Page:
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Old 05-21-2011, 12:26 AM   #51
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Good to see that others reported success/solid results with this yeast. I just picked up an activator packet of it yesterday and plan to use it Sunday in a mocha porter. I intend to wash the yeast once it's done and save it for a future batch. I'll evaluate the results on bottling day, as well as once the brew is carbonated and in the glass. I'm just glad I went to the LHBS on the day the yeast arrived (I was told that yeast had come in yesterday) since they only got one packet in.

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Old 06-08-2011, 02:19 PM   #52
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I'm coming round to the conclusion I'm having problems finishing/attenuating and/or bottling with this strain. Some of my last IPA recipes have mashed low (148-153F) and used sugar in the boil, to give me an attenuation of 85%. Typically a two week ferment at 65-68F then bottle to 1.8-2 vol of CO2 with table sugar. The beers have been hopped with leaf EKG and after a 1-2 week carbonation period I'd say a good 1/8 of an inch sediment is in the bottle - a combination of hops and granular bits of yeast. Beers generally have dropped clear with or without finings. They've been small 1.5 gallon batches so my pitching rates and other volume/weight/temperature measurement errors could have more of an effect on the final product. The main problem I've had is the preponderance of gushers. Frustrating.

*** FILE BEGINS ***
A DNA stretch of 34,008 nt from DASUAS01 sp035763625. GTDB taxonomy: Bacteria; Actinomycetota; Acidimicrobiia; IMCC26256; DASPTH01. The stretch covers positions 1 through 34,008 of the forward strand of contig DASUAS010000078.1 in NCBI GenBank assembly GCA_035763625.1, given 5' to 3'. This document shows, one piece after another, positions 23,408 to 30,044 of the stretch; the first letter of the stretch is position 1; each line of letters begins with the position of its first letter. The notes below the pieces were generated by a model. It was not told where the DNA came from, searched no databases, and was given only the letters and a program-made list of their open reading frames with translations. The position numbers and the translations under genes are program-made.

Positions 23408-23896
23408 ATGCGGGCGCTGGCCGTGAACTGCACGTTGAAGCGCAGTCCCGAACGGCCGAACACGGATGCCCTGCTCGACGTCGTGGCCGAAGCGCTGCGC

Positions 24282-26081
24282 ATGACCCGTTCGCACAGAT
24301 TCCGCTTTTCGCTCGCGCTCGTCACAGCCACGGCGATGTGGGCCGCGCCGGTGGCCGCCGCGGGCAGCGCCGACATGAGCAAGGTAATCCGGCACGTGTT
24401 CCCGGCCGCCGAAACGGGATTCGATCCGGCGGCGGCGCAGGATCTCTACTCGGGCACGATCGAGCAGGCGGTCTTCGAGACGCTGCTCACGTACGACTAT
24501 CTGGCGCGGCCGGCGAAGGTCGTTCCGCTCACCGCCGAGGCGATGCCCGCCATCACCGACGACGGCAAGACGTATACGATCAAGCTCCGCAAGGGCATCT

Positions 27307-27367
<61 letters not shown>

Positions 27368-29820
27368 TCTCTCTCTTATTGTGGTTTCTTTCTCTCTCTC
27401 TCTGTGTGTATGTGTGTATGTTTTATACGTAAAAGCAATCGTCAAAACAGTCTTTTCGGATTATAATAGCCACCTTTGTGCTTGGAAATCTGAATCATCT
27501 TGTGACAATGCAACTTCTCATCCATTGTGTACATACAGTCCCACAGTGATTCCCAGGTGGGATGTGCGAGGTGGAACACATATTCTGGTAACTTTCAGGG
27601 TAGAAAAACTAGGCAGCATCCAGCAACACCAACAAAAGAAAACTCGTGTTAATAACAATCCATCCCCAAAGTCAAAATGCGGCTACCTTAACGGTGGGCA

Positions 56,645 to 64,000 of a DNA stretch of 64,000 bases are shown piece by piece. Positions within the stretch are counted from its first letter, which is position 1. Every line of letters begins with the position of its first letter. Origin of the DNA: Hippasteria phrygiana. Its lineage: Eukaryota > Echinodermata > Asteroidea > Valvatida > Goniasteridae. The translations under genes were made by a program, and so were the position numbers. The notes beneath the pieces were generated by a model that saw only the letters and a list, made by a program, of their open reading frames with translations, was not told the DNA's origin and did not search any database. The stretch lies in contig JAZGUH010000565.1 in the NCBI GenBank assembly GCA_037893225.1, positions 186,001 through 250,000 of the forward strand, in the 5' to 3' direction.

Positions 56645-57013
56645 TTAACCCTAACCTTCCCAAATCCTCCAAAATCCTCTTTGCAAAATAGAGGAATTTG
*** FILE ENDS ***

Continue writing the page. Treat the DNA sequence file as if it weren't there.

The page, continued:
I wouldn't call it an infection but the amount and type of sediment in the bottles suggests that I've got a lot of nucleation points for CO2 release. I can't say I've had this happen with other strains I've bottled with.

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Old 06-08-2011, 06:49 PM   #53
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I brewed 10 gallons of a Landlord clone and pitched 1469 (Landlord's yeast) into 5 gallons and 1882 into the other half. I pitched at 63 degrees and let it rise to 68. I took samples yesterday after 8 days of fermentation and the 1882 sample was noticeably clearer. Both tasted pretty good but the 1882 sample was the unanimous favorite among the people who tasted them. It was slightly maltier and more flavorful.

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Old 06-08-2011, 11:12 PM   #54
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Quote:
Originally Posted by 14thstreet View Post
The main problem I've had is the preponderance of gushers. Frustrating.I wouldn't call it an infection but the amount and type of sediment in the bottles suggests that I've got a lot of nucleation points for CO2 release. I can't say I've had this happen with other strains I've bottled with.
Check out some of the posts from page 40 onward. While I have not experienced that problem with Thames Valley II (as I have yet to bottle with it) there have been problems with gushers, off flavors ect... when bottling with wy1968 and some of the other high flocculating English strains.

http://www.homebrewtalk.com/f163/bri...7/index40.html
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Old 06-09-2011, 01:45 AM   #55
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My batch is just over two weeks into fermentation and it's still active. I plan on letting it go at least 4-6 weeks before bottling it up. Once I pitch the yeast for a batch, these days, the fermenter doesn't get moved, at all, until it's going to be bottled up. So if it's off-gassing enough to move the airlock, there's something going on inside.

I did have activity pretty quickly using this yeast for the first time. I don't know (yet) what it's really going to bring to the brew, but I'm looking to get another packet of it this week. I might just hold onto it for the batch after this weekends, or one in the next month or two. I'm looking to get a home brew fridge shortly (in the next several days) so I'll have a safe place to store packets of yeast. When I get yeast, especially when I request it from the LHBS, it's very, very, very fresh. So, I'll have at least a few months to use it before I might run into any issues. A simple starter should eliminate those issues too.